THERE was a heated moment in Parliament on Monday when the Public Accounts Committee, chaired by MDC Alliance deputy chairperson Tendai Biti was hearing from Reserve Bank of Zimbabwe Governor John Mangudya.
Biti started off by creating a friendly atmosphere when he told Mangudya: “This is not going to be an adversarial inquiry. You’re someone I know, you put your country first. We’re here to help you do your job.”
Top of the agenda was the issuance of bond notes and coins as well as the Zimbabwe Asset Management Corporation (ZAMCO) (Private) Limited, a subsidiary of the Reserve Bank.
The central bank established the Zimbabwe Asset Management Company (Zamco) a few years ago to absorb non-performing loans that had reached alarming levels at over US$750 million soon after the introduction of the multi-currency regime. Zamco has also bailed out some local companies and parastatals that were teetering on the brink of collapse.
Giving his testimony today, Mangudya said ZAMCO was created to remove non-performing loans from bank balance sheets.
“The asset manager has so far acquired 1,016 loans worth $1.13bn. Of that, $260m has been repaid,” Mangudya disclosed.
“Without ZAMCO, many companies would have folded, jobs would have been lost,” Mangudya added.
Hon. Biti then asked who issued the Treasury Bills which ZAMCO used to acquire bad loans, to which Mangudya replied the bills were issued by central government.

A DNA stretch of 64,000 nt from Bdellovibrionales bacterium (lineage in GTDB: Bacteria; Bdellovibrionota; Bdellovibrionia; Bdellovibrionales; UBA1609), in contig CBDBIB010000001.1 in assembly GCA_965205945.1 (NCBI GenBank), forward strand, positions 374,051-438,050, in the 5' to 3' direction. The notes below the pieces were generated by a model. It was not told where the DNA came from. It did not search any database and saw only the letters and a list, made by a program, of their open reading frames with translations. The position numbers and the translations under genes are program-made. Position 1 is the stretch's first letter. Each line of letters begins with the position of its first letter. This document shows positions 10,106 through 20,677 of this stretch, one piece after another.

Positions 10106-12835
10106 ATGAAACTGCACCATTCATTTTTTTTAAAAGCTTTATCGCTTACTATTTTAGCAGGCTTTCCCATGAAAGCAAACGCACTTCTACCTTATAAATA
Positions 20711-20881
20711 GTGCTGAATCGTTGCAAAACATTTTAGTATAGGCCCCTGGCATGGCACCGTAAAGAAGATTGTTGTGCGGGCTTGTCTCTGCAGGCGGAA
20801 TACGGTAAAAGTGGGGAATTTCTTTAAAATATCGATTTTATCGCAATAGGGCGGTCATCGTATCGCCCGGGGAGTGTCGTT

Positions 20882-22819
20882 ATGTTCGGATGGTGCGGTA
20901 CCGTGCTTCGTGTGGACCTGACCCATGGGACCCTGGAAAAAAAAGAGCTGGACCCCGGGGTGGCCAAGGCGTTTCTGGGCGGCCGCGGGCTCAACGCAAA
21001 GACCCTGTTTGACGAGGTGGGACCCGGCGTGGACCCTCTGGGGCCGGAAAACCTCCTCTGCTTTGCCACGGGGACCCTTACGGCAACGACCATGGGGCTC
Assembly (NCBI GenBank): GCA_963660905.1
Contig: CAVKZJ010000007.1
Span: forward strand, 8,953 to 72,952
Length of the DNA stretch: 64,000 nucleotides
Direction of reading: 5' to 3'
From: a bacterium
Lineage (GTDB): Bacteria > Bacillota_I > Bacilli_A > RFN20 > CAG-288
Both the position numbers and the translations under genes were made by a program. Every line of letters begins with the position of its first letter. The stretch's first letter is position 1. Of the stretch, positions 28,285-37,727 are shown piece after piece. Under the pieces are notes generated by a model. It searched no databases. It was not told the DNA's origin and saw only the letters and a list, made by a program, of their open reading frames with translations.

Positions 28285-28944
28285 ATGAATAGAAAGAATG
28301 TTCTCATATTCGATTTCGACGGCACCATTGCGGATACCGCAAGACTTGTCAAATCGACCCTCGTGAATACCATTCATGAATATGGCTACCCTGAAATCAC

Biti and Mangudya began sparring over the status of funds the state uses to acquire debt through ZAMCO.
“If this is a charge on the Consolidated Revenue Fund (CRF), as a committee we are greatly concerned that this has happened without central government coming to us,” Biti said. “Parliament oversees the CRF, and you (ZAMCO) have received $1.13bn, but Parliament has not been told.”
Mangudya said all the amounts given to ZAMCO have been included in successive budget statements by Treasury, to which Biti insisted that was not the case.
Mangudya said: “In the last budget, Minister Ncube told Parliament that he was capping ZAMCO at $1bn, the asset manager will no longer acquire any further loans.
“ZAMCO is not our (RBZ) creation. This went through Cabinet and Parliament. The Minister took the numbers to Parliament and no one asked questions.”
The Parliament’s Public Accounts Committee was not amused. It demanded that because there are allegations of ZAMCO treasury bills being abused to the benefit of political elites, it will request a list of all the 1,016 borrowers whose loans were taken over by ZAMCO.
Cosmas Kanhai, the ZAMCO CEO, then said ZAMCO is governed by customer confidentiality rules and will not be able to share details of beneficiaries.
Biti countered him, saying ZAMCO is not a bank bound by confidentiality rules. “We have powers as Parliament to demand that list. We are demanding it,” Biti thundered.
Kanhai said $250m of the $1.13bn loans have been paid back, adding he was confident all the funds would be paid back by 2025, when ZAMCO is scheduled to be wound up.
Biti insisted that ZAMCO should hand over customer details to the Public Accounts Committee.
Biti then posed a question to RBZ chief John Mangudya: “What do you say to people who say ZAMCO is a toxic institution, acquiring toxic assets?”
Mangudya replied: “The RBZ position is that ZAMCO has done very well for this economy, without ZAMCO, this economy would have collapsed. Cites ZAMCO’s intervention to aid RioZim, as an example.
“ZAMCO has helped save companies such as RioZim, Windmill, StarAfrica, Ariston. Maybe one of your children is even employed by one of these companies. If these companies were not saved by ZAMCO, they would have collapsed.”
Biti then said: “Your Minister of Finance (Mthuli Ncube) thinks ZAMCO should be wound down. What do you say to that?”
“When you were Minister of Finance,” Mangudya replied, “we used to talk about this. When I was at the CBZ Bank. These are old loans, companies were chocking under the burden of high interest rates, something you know about.”